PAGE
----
Legal Observers and Cop-Watchers

Guidelines, Strategy and Tactics for Legal Observers


The primary role of a legal observer is that of a witness who watches and records the actions of the police at demonstrations. Observers are important because they may deter police brutality, provide information which may be helpful in later court proceedings, and provide follow-up on the special needs of arrestees, such as those unexpectedly arrested or those needing medical attention.

Overall Strategy

Our strategy is to have several levels of observation at demonstrations.

Disseminating legal information to as many of those attending the demonstration as possible. Have trained legal observers throughout the demonstration areas. Planning emergency response teams comprised of observers, attorneys and people with video cameras.

What a Legal Observer is

For several decades, groups such as NLG and the ACLU have utilized individuals to act as witnesses during political demonstrations. These individuals record the details of what they see so that they can later be witnesses.

The role of a legal observer differs in important ways from that of a peace monitor or spokesperson. Legal observers should not become involved in crowd control, conflict resolution, or speaking for demonstrators. Police officers and the media will always be looking for leaders to negotiate with or speak with. Be direct with them that you are here as an observer and that you are only here as an observer.

It is important that the observer not do anything to detract from that credibility. This means:

  • A Legal observer is a witness not an activist with a cause. During the time they are observers, they do not engage in activity that could be confused with that of a demonstrator.

  • Legal observers tend to be more likely to risk arrest. They should conduct themselves accordingly. This means no drugs. No drugs in system. Also no weapons. They should have identification at all times.

  • Legal observers don't give legal advice unless they are licensed to do so.

  • Legal observers do not engage in violence either oral or physical. They do not damage property.

  • Legal observers never get physically involved. If a legal observer witnesses an excessive use of force, they may express themselves by saying things like: "Please don't hit him like that,"

What to Bring

  • A Shirt identifying you as a legal observer, large enough to be worn over your street clothing

  • A Clipboard. The clipboard should contain complaint forms, as well as scratch paper. We also advise a piece of plastic to go over the clipboard to protect against rain or snow. Bring several pens.

  • Clothing should be neat and comfortable. Dress with the understanding that you will be moving around.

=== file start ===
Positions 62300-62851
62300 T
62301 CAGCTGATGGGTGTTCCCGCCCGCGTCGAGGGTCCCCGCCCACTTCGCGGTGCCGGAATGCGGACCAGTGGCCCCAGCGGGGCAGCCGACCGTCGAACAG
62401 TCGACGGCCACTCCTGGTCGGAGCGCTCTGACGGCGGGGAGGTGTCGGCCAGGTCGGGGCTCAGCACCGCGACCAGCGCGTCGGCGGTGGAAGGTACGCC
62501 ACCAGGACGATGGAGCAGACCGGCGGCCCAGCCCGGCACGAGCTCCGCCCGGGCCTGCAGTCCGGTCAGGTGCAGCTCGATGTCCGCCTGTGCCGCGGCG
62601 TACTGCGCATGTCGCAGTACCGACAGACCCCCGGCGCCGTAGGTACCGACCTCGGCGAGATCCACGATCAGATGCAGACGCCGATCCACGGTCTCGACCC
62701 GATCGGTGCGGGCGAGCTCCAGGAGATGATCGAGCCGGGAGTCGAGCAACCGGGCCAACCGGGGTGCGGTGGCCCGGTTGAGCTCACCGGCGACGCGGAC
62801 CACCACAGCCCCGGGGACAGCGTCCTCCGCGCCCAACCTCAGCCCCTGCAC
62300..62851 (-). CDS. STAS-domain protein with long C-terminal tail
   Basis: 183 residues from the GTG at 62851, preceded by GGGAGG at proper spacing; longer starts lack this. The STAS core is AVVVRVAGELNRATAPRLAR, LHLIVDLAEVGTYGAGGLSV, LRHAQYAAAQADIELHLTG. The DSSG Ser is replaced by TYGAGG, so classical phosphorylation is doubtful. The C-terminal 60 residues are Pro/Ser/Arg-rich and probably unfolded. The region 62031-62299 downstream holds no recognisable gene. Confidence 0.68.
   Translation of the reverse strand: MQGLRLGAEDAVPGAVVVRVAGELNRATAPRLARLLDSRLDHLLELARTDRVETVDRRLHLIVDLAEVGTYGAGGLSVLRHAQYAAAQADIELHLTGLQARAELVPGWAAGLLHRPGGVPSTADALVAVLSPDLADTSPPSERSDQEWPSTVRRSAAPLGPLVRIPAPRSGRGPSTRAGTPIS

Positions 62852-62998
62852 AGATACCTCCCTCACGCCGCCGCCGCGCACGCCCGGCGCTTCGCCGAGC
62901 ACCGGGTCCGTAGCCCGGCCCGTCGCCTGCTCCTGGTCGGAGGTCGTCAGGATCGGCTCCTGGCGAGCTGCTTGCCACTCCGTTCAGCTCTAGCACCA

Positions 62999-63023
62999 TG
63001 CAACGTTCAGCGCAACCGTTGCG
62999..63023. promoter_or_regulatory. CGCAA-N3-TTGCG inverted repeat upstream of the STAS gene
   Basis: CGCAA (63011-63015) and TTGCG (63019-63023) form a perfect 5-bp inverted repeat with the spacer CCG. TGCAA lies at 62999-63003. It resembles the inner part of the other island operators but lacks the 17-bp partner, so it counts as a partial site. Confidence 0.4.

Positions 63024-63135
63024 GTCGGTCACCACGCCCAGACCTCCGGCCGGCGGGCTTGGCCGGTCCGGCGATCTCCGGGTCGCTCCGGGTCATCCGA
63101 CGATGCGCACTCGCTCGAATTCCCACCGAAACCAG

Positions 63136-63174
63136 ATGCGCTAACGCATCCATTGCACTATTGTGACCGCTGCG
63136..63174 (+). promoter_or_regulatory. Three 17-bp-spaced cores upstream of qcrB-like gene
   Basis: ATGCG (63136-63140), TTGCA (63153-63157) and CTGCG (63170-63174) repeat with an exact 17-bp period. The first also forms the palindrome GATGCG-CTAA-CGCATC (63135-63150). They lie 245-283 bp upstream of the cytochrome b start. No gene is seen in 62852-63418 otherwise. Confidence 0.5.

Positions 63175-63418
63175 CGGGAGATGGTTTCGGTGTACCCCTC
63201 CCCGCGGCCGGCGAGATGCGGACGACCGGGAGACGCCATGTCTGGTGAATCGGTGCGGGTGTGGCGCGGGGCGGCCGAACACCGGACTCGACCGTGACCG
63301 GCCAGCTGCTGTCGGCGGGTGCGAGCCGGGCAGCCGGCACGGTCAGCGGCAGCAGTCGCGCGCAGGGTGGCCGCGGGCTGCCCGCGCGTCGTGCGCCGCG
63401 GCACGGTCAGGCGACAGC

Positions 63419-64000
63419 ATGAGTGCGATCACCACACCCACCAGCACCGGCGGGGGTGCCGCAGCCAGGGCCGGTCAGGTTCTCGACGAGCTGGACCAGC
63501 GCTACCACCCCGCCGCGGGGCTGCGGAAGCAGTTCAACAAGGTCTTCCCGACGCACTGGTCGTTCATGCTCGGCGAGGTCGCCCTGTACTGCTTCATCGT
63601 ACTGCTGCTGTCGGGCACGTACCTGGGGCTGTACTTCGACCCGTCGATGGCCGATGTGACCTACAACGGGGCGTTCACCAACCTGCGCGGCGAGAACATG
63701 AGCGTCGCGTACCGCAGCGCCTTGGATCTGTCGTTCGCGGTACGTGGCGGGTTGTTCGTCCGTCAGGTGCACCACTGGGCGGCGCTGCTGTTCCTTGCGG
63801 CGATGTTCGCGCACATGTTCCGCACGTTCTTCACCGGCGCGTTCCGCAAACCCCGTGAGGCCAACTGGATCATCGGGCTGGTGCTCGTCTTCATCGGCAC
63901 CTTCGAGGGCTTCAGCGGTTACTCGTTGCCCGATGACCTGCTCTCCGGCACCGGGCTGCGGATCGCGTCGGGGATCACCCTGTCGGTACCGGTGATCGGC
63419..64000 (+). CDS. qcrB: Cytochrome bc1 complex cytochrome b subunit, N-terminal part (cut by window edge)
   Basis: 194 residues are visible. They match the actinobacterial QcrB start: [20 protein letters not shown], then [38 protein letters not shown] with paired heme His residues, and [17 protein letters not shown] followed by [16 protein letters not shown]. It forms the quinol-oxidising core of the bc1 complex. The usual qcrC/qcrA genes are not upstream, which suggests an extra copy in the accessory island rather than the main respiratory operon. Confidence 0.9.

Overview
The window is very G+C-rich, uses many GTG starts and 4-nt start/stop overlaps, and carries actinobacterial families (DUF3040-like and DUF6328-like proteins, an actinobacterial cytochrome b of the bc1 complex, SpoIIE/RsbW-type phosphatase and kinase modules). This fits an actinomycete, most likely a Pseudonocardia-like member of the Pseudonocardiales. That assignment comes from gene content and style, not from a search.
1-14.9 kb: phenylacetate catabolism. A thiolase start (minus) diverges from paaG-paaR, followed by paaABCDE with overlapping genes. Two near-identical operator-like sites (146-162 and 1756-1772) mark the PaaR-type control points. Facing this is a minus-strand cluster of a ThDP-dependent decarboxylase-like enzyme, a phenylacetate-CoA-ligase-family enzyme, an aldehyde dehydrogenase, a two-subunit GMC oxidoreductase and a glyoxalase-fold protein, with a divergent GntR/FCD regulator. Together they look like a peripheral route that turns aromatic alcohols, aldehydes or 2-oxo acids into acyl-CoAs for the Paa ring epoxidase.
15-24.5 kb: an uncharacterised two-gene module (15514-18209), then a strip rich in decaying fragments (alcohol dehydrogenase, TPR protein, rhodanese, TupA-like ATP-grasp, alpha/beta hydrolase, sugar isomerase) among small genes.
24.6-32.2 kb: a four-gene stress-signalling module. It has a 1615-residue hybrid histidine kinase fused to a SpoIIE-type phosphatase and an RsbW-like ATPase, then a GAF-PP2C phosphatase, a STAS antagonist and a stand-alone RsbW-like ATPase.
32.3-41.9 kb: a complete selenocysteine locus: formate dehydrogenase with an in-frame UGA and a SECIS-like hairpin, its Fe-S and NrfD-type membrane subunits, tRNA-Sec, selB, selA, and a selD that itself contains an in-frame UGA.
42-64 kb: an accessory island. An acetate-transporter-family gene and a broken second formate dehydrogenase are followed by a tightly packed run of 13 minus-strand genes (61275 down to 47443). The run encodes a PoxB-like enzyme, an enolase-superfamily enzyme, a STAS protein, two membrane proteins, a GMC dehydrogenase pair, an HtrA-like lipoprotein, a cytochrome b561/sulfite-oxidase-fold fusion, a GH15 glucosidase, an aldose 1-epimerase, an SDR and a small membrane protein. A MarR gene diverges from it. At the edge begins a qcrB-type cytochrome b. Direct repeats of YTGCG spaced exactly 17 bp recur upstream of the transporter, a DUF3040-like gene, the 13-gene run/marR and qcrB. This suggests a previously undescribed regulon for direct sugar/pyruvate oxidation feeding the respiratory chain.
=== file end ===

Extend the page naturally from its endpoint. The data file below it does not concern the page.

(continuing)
Use of a Buddy System

Legal observers should always work in teams of two or more. This provides a measure of security, as you always have a witness. It also provides additional corroboration should you observe anything. It is helpful to work with someone you know, so if you are considering becoming a legal observer, you may want to recruit a friend. It is also a good idea for less experienced observers to work with more experienced ones during their initial outings, if this is possible.

Proximity to Police

Legal observers should try to get as close to the incident as possible. In doing this observers should try to maintain a calm demeanor and make no sudden movements that could be construed as threatening.

Taking Notes

Legal observers are there to observe what is taking place, and to witness it. They should take extensive notes. Since legal observers are there to focus on what the police are doing, their notes should capture the details of what the police are doing. Their notes should include time and location of incidents, as well as circumstances that led up to the incident. These notes should be rewritten later when the incident is still fresh in the observer's mind.

The following is a checklist of things to write down:

  • Names, badge numbers and other identifying characteristics of all law enforcement and government agencies present. If they refuse to supply you with these, or if they are not visible, make note of these.

  • The manner in which the officers are identified. If there is no identification supplied, make note of this.

  • Who is in charge. If they refuse to tell you who's in charge, make note of this.

  • Warnings given, who gave them, time given.

  • License numbers of private cars moving through the demonstrations.

  • Name(s) of person(s) arrested. Also ask the person there birth date so you can track them.

  • Any unusual circumstances, force used, injuries, sweeps.

  • Witness names, address and phone numbers.

  • Names of media present.

  • Names of people with cameras.

  • Always track time in your notes.

  • Note other facts that seem important.

After the demonstration, please take the time to transcribe your notes. Give a copy to a legal coordinator. Keep a copy of the notes in a secure location. Remember it may be months before this information is needed by lawyers putting together a legal defense or by you on the witness stand.

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